In what Jezebel calls "one of the clearest looks we’ve gotten at [Chelsea] Manning’s life inside ... prison," Manning has penned an open letter, published in the Guardian, to the fellow prisoners "who have kept me alive for the past six years." Manning, whose sentence was commuted by Barack Obama before he left office, says that she will never forget her fellow prisoners, who taught her "how to keep going," "how to feel," "how to chill out," and "how to be compassionate," among other things. She says that "when the prison tried to break one of us, we all stood up."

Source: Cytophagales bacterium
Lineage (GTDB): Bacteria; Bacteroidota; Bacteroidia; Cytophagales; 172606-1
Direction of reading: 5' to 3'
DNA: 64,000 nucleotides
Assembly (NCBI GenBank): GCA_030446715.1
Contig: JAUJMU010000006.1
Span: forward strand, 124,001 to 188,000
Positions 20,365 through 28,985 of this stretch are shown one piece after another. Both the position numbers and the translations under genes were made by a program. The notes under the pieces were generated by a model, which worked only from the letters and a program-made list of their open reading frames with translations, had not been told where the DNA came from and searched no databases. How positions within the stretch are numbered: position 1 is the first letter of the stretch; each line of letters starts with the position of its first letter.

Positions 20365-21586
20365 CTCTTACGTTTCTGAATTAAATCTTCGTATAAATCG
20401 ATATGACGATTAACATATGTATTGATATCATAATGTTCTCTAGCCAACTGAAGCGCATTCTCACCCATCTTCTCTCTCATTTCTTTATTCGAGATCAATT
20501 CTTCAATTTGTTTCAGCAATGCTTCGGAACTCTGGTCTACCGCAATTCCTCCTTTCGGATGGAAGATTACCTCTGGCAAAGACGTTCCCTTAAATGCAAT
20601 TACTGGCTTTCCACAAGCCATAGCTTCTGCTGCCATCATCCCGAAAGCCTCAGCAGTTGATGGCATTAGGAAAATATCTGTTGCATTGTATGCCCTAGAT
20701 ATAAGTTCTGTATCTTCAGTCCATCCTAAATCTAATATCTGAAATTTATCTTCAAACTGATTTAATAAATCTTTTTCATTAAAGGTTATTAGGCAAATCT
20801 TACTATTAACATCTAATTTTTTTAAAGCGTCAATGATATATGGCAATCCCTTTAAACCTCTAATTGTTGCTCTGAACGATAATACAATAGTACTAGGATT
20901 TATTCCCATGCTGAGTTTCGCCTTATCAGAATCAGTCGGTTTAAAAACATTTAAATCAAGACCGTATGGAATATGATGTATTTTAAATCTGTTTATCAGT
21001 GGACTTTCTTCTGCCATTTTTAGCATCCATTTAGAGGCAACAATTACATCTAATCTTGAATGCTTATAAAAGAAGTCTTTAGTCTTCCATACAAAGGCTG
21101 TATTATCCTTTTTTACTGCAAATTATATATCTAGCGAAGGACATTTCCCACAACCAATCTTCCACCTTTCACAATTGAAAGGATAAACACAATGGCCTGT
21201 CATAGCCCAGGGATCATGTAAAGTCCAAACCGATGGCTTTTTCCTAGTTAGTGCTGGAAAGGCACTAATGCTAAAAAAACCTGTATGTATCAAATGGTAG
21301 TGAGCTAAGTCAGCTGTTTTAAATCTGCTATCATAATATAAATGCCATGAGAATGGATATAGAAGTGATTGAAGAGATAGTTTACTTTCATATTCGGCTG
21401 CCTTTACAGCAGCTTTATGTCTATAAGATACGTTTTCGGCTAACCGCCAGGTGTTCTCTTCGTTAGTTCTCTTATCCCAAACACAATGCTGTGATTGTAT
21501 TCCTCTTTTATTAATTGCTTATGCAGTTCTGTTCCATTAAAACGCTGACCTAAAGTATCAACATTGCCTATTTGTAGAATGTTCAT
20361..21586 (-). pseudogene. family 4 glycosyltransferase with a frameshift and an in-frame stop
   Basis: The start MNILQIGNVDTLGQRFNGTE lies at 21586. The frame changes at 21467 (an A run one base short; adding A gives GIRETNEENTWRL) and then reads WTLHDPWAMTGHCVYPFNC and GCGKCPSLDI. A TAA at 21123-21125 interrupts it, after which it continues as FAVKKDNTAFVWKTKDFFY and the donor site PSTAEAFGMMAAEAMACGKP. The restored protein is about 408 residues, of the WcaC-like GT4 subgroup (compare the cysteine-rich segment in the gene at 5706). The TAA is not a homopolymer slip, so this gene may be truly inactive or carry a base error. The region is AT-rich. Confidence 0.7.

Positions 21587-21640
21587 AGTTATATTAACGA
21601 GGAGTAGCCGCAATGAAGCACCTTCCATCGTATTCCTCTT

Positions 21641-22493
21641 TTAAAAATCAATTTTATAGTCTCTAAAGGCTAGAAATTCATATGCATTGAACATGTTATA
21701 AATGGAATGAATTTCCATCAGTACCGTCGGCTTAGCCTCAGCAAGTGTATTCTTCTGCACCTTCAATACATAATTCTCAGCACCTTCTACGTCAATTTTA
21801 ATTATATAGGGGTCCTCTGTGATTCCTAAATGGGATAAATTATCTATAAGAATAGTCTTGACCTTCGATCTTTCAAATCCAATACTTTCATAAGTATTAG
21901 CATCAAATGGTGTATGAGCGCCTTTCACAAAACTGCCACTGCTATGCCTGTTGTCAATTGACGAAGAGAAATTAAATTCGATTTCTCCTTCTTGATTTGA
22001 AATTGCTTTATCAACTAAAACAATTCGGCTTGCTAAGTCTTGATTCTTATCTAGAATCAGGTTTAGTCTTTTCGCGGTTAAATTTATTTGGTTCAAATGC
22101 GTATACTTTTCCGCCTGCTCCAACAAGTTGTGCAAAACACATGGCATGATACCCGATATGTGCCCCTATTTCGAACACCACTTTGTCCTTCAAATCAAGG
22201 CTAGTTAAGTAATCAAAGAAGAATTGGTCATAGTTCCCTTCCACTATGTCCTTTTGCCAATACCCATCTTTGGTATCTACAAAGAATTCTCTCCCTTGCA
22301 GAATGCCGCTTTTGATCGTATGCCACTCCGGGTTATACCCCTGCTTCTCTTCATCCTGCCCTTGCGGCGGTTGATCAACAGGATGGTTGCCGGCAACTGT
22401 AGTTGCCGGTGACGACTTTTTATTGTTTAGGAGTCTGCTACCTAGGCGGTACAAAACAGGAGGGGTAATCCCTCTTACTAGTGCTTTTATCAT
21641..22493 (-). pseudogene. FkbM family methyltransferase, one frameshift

"We were friends in a way few will ever understand. There was no room to be superficial. Instead, we bared it all. We could hide from our families and from the world outside, but we could never hide from each other," she writes. "We argued, we bickered and we fought with each other. Sometimes, over absolutely nothing. But, we were always a family. We were always united." She says that the most important thing her fellow prisoners taught her was "how to write and how to speak in my own voice," when she used to know how to write only in memos. Click for the full letter. (Read more Chelsea Manning stories.)